Coimbatore: Ganga Hospital’s Spine Research Team has created a record by winning the North American Spine Society Outstanding Research award for the second time consecutively this year.
The team is unique and multidisciplinary, consisting of spine surgeons (Dr S Rajasekaran, Dr Dilipchand Raja, Dr Vijay Anand, Dr Ajoy Prasad Shetty, Dr Rishi Mugesh Kanna), radiologist (Dr Pushpa), Basic Science Specialists (Dr Raveendran Muthurajan, Dr Chitra Tangavel, Mrs Sharon Nayagam, Mrs Sunmathi and Mrs Steffi).
One of the most prestigious and valued award in spine surgery, the Outstanding Research award is given jointly by the North American Spine Society (NASS) and internationally renowned journal, The Spine Journal (TSJ), which has one of the highest impact factor for spine speciality international journals. Every year, the award is fiercely competed by researchers from all over the world and the winning paper is published as a lead article in the journal. The winning team is invited to present their paper in the Annual Meeting of the North American Spine Society held in USA. The award carries a cash prize of USD 10,000.
In 2019, Ganga Hospital’s research team bagged the award for their research titled ‘Inflammaging Determines Health and Disease in Lumbar discs- Evidence from Differing Proteomic Signatures of Healthy, Aging and Degenerating Discs’. The research analysed, at a molecular level the cause for disc degeneration which is the major reason for low back pain. The research looked at the causative factors of disc disease at cellular level and also the possibility of sub-clinical infection as a potential cause for low back pain. This was published in the Spine Journal, USA and the paper was also presented in the Annual Meeting in Chicago, 2019.
This year, the team has been awarded the North American Spine Society Outstanding Research award for the second time consecutively for the research on ‘Uncovering Molecular Targets for Regenerative Therapy in Degenerative Disc Disease: Do Small Leucine-Rich Proteoglycans hold the Key’. The research is a combination of clinical, basic science, radiological and molecular level research on the cause for lumbar disc degeneration and low back pain. The work mainly utilises proteomics for analysing the expression of Small Leucine-Rich Proteoglycans in fetal, healthy adult and degenerated discs, to identify possible molecular targets to halt or reverse the degenerative process. This work has huge importance in trying to prevent and also reverse disc degeneration. The highlight of the study was to compare the molecular level activity in fetus with young and old adults and to identify proteins and molecules which can act as biomarkers for early degeneration.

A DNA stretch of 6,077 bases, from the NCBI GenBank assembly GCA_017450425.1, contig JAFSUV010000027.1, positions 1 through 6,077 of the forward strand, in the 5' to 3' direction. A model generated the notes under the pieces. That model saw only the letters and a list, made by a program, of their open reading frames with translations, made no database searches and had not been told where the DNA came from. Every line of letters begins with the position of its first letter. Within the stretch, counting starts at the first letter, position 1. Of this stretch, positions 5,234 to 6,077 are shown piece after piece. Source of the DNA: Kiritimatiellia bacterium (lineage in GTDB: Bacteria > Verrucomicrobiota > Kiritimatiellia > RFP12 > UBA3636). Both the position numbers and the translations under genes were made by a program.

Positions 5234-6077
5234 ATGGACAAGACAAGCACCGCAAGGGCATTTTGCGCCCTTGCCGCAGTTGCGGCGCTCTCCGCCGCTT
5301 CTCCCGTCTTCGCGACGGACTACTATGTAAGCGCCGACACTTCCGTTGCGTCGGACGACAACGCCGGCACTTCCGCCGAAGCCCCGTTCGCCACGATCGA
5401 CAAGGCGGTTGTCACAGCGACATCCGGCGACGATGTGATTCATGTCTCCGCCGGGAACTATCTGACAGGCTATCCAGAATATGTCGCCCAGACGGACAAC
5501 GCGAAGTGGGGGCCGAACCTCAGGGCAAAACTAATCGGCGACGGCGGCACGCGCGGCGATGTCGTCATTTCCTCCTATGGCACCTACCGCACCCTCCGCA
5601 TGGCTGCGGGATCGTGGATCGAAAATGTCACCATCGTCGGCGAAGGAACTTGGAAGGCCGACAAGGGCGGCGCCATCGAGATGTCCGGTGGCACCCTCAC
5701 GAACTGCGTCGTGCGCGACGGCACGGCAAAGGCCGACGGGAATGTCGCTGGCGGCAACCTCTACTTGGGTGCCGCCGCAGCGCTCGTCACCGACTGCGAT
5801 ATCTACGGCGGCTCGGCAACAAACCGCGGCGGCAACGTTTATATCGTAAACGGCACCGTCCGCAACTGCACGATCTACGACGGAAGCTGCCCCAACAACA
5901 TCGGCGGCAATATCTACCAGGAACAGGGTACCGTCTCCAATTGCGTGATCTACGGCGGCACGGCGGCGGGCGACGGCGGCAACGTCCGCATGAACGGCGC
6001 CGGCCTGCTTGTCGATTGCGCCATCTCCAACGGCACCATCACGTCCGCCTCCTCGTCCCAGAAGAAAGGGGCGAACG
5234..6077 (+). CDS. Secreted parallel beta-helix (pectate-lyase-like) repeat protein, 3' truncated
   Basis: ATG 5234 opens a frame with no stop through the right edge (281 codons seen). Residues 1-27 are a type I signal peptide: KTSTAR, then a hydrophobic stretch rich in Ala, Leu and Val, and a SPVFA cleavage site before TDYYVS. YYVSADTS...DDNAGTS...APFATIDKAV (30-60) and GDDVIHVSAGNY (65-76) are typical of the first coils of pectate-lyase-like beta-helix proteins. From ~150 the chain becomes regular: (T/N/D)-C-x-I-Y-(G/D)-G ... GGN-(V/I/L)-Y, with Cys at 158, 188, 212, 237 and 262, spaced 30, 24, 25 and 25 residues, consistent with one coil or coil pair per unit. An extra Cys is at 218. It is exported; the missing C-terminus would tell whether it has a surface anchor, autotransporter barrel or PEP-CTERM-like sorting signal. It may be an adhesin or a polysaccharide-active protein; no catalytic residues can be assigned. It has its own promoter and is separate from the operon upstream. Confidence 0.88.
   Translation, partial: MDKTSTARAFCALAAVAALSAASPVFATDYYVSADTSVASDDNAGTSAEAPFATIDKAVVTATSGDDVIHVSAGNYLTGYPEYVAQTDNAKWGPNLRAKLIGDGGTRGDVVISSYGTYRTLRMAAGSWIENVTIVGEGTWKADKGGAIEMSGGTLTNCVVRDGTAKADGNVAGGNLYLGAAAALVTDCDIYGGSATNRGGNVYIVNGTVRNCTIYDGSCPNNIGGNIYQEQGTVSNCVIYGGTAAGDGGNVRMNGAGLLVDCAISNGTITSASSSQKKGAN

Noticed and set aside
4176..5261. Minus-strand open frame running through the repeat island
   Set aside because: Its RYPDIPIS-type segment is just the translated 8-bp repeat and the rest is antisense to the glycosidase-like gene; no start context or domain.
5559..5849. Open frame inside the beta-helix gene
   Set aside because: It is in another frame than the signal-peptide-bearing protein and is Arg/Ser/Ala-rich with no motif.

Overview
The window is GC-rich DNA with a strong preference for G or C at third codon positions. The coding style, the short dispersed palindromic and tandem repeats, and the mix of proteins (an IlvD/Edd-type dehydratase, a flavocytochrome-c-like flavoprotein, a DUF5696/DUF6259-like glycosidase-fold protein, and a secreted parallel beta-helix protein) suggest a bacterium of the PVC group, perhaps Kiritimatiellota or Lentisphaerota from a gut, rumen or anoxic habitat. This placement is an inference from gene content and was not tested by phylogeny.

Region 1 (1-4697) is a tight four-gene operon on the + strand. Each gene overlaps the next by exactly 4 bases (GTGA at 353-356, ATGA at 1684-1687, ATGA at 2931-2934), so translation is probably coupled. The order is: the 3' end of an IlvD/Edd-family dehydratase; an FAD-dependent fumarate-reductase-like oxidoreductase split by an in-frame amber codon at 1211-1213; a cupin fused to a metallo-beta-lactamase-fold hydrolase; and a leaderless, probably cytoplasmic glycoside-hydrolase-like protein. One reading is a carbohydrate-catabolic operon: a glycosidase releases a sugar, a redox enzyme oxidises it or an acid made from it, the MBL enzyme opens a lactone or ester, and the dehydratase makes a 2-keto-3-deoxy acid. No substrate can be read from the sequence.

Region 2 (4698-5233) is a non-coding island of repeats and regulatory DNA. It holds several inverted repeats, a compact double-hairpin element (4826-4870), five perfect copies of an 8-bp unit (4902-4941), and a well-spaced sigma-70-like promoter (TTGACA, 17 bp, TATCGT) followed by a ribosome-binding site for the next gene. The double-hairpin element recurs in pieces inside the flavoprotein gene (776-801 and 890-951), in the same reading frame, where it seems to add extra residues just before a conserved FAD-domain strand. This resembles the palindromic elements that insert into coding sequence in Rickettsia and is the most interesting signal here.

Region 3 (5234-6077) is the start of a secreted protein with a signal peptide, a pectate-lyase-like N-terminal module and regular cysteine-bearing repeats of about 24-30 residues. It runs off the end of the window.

Significance of the research
Low back pain significantly reduces the quality of life of nearly 70 per cent of the patients worldwide causing a considerable economic and social impact. Degenerative disc disease is the commonest cause of low back pain. Irrespective of the etiology, the terminal inflammation causes disintegration of the extra cellular matrix resulting in altered spinal bio-mechanics and chronic low back pain. While, the previous five decades have mainly concentrated on surgical intervention with advanced instruments, research in regenerative medicine to solve the problem has been limited and mainly restricted to animal studies. We attempted to identify molecular targets for biological repair of discs which could be probed for regenerative interventions in future. While, the use of stem cells is not specific to the cellular phenotype of human intervertebral discs, our current research of comparing human fetal discs which has huge regenerative potential has led to significant clues on molecular targets such as native small leucine rich proteoglycans which could be manipulated by either gene therapy or tissue regeneration. This is a breakthrough finding which has never been done so far. We found Biglycan to be significantly upregulated in fetal discs and also noted down regulation of Lumican Decorin, Prolargin and Chondroadherin in the disc degeneration group. These molecular targets have huge potential for biological implications in disc degeneration and regeneration